Northwest Territories MP Michael McLeod said last week an increase to the tax break for Northern Canadian residents is still in the cards.
McLeod was at the territorial legislature Wednesday to see his brother re-elected as premier. He spoke to the Journal via cellphone during a break in the proceedings before it was announced MLAs had for a second term made Bob McLeod first among equals.
He said the 33 per cent one-time increase to the Northern Residents Tax Deduction was still on the table in Ottawa.
“I’ve had discussions with the finance minister, we’ve had discussions as (national) caucus, it’s still on the radar,” he said. “The finance minister wants to do some more cross-Canada visits to talk to Canadians about what they’d like to see in terms of investment. We know the northern residentcy deduction is coming forward, absolutely, (but) in terms of an absolute time frame, I don’t have it firmed up yet. But the NWT is pushing for it, Yukon is pushing for it, Nunavut is pushing for it and we’re comforted that the minister stated everything that was mentioned in our platform is still on the list to get done.”
Prime Minister Justin Trudeau confirmed in a statement congratulating the new NWT premier that addressing the high cost of living here would be a priority as he and McLeod work with a “spirit of openness and collaboration to address the unique challenges and opportunities of the Northwest Territories.
Affordable housing, improving health services, investing in climate change preparedness and “additional means to support economic development” including infrastructure dollars will form some of the priorities moving forward, Trudeau wrote.
“The people of the North and the strength of their communities are our country’s best guarantee of Canadian sovereignty,” he said. “I look forward to meeting again with Premier McLeod, and working in partnership to make a positive difference in the lives of all Canadians in the Northwest Territories.”
Leading on reconciliation
Speaking also in the wake of the final Truth and Reconciliation Commission of Canada (TRC) event, MP McLeod said the NWT could lead Canada in terms of implementing its 94 calls to action in areas including, but far from limited to, education. In Nunavut and the NWT, students have been learning about the residential school legacy for three years, which the TRC recommended take place in all Canadian schools.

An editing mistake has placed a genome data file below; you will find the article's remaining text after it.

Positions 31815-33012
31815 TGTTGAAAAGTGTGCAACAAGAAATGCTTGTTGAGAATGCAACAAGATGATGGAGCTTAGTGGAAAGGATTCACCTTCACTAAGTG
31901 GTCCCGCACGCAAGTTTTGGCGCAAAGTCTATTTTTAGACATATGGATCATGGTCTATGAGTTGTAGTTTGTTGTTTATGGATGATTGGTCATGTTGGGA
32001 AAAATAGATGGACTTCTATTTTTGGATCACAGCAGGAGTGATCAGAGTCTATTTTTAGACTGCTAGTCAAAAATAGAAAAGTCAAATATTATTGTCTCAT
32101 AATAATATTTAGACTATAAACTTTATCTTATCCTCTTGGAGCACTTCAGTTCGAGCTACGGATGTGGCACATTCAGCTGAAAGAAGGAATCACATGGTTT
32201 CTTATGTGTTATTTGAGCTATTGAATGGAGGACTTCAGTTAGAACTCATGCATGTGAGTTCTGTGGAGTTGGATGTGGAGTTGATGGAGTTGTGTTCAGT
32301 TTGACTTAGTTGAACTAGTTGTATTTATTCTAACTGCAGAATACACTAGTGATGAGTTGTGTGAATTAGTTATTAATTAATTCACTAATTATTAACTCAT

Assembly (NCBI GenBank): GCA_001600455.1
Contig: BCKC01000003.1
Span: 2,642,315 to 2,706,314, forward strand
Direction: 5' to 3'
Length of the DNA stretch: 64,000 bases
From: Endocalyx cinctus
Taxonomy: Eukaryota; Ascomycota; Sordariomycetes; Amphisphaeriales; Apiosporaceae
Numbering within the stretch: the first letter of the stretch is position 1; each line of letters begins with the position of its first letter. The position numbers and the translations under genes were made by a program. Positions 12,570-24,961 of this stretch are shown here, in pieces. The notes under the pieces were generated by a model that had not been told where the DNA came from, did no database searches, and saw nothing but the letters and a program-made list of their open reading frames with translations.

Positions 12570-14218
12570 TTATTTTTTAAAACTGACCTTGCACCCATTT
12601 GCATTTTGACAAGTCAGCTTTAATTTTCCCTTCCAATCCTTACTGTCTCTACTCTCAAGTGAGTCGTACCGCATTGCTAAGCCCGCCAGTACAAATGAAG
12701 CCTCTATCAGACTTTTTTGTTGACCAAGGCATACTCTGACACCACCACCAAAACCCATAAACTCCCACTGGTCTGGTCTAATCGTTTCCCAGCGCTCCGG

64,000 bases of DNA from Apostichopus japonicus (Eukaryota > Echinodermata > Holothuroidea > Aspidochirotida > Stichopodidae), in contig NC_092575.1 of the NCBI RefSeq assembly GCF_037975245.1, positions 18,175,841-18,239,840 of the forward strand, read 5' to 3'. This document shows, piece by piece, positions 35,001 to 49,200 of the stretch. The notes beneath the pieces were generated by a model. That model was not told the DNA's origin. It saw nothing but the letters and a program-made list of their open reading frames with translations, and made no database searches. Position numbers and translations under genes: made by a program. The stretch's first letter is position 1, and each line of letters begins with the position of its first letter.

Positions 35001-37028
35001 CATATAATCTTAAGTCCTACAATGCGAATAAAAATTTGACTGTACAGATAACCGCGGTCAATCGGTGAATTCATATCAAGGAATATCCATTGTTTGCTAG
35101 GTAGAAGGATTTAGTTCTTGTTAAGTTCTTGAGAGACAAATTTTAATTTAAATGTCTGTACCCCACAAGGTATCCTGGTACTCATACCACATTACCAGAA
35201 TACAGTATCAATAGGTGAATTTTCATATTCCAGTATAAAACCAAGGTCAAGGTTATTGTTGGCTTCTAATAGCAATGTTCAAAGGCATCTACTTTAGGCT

“I think we already lead Canada on a number of fronts, the consensus government is always something I think could work in other parts of Canada,” he said. “It requires a lot of cooperation, but if we have all the ingredients, consensus-style could help us move forward.”
McLeod said it is “very satisfying” to be a part of a government now responding to issues (MMIW and residential schools) voiced for many years.
“(Indigenous people) are a majority of the population in two of the three northern territories so the per capita impact is higher than anywhere else in Canada,” he said. “Because of the residential school history, it’s still so recent, not only are there still many living survivors, there are also many parents of survivors, for these reasons, both intergenerational impacts and the legacy of the schools, the good and the bad are particularly strong and still felt in the Northwest Territories.”
McLeod said he personally knows men and women from his home of Fort Providence and surrounding communities who are missing.
“It’s a huge concern,” he said. “I think the fact the inquiry has been launched will bring some relief to people to know that the government cares, that there are people out there that are concerned just as much as them. It’s traumatic for the families to try to move on when they don’t know where their loved one is. (Now that) we’ve gone this far with the inquiry for the women, I think we’ve got to start looking at what can we do for the men. Do we do the same thing? How do we embark on that front?”
The first-time MP and former MLA is not concerned about the affordability of his government’s pledge to take action on all 94 TRC priorities. He said they may not all be addressed immediately, and there is a cost to inaction.
“It is already costing our society a lot of money,” he said. “We have many, many issues with homelessness, addiction to alcohol and drugs, and the root cause has been trauma. The sooner we start dealing with it, the better. We need to improve education for people across the North, people that are struggling to find their way forward. It was the education system that brought us to this point, with residential schools, and it’s going to be education that brings us forward.”